Mapaki’s library is open every night from 7:30-9:30. Wall to wall handmade wooden book shelves hold everything from Dr. Seuss to Lawrence Hill’s The Book of Negroes. Several computers and a lamp run on solar energy captured during the brilliantly sunny day. “Instead of buying kerosene using lamps in the houses, in night, there are lights in the library and students come here and do their homeworks,” says Mabinti. “So it means a lot in this community, brings light to this community.”
Not only can the villagers get on computers, but they can also access the internet. An anonymous Canadian donor provided money for internet services to be built, bringing the world to the village. For a place with no power – this was a major event.
“The whole community was out, the first page that came up was google,” says Carolyn. “When that came up there was lots of cheering, although not that many people really understand the impact or knew what this was, but those who did were pretty excited.”
Seven year old Saidatu practices her ABCs. Young people like Saidatu are more than eager to learn in schools and homes still riddled with bullets holes. The hunger for education overrides all else. Once considered the most unlivable village in a country at the bottom of the UN Human development index – Mapaki’s transformation is astonishing. “10-15 years ago this was one of the most backward chiefdoms in the district,” says Henry Karbo, Director of Agriculture for the area. “But today with the guest house, the internet facilities and the library, I’m highly impressed. I want to say I’ll rate the chiefdom to class A chiefdom.“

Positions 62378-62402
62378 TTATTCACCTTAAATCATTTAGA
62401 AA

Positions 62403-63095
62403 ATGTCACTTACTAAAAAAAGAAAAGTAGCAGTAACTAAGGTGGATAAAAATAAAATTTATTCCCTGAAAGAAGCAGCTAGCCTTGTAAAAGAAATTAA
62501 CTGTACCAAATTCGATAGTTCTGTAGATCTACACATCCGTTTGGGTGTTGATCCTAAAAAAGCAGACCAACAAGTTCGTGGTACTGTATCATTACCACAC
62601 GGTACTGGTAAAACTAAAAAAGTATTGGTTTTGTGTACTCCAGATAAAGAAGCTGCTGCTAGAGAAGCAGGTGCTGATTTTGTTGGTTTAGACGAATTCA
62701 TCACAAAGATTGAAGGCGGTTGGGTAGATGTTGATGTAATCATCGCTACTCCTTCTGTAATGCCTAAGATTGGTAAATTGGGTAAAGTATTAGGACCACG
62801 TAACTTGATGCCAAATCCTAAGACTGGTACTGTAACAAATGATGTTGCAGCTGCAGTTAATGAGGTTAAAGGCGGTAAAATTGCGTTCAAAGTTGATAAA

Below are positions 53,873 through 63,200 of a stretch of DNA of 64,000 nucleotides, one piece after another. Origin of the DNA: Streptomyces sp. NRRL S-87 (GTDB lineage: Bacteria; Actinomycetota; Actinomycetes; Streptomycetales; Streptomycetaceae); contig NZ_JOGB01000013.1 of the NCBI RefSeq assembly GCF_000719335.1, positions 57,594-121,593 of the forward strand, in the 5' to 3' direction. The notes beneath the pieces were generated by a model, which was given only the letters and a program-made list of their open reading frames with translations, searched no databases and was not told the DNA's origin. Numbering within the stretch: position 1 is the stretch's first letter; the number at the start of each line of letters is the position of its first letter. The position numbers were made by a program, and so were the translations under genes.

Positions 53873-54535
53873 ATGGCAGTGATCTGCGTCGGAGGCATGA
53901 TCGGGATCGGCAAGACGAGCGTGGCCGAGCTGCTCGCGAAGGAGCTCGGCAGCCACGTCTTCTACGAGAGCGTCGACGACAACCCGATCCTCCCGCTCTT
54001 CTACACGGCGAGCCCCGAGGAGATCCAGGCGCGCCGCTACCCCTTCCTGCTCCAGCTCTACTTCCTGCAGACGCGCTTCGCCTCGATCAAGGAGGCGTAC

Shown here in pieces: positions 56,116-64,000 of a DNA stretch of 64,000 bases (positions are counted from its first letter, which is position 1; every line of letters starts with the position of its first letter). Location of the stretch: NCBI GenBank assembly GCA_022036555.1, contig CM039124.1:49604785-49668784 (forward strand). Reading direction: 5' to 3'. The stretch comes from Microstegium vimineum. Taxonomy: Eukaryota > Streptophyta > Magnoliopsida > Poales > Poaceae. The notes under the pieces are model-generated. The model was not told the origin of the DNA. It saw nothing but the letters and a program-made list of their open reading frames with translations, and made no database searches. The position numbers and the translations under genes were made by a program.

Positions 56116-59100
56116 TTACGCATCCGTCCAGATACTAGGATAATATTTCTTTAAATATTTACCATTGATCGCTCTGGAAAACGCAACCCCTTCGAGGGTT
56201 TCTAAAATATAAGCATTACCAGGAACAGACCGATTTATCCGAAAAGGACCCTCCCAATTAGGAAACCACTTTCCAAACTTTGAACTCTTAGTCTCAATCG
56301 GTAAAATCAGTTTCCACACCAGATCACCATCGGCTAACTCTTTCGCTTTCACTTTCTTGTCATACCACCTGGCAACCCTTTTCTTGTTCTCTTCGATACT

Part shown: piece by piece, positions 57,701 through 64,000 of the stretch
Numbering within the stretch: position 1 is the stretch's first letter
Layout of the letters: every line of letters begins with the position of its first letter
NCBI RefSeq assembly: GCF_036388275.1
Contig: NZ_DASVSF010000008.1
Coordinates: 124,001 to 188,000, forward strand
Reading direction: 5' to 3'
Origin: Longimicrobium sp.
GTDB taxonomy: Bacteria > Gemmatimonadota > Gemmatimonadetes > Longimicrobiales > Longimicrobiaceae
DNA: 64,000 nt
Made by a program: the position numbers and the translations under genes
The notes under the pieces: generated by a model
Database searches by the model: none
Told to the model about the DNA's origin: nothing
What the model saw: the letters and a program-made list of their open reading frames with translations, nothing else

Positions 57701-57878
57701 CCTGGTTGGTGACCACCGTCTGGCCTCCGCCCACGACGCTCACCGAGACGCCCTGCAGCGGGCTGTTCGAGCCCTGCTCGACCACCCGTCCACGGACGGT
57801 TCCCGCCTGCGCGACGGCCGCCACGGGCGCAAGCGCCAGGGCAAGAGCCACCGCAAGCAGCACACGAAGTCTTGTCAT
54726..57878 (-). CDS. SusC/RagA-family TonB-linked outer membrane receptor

People work together for the improvement of their community. Mabiniti and Benjamin volunteer their days, months and years teaching because they want life to get better. The horror of the eleven-year civil war propels villagers in the opposite direction. During that time, few people attended school, many children were forced into combat, and schools and entire villages burned to the ground. After such destruction and devastation, rebuilding is the only option.
“I keep teaching because I want to improve my level of education and improve the community where I find myself,” says Mabinti Kamara. “To improve the kids that are coming up, because they are the future leaders of tomorrow.”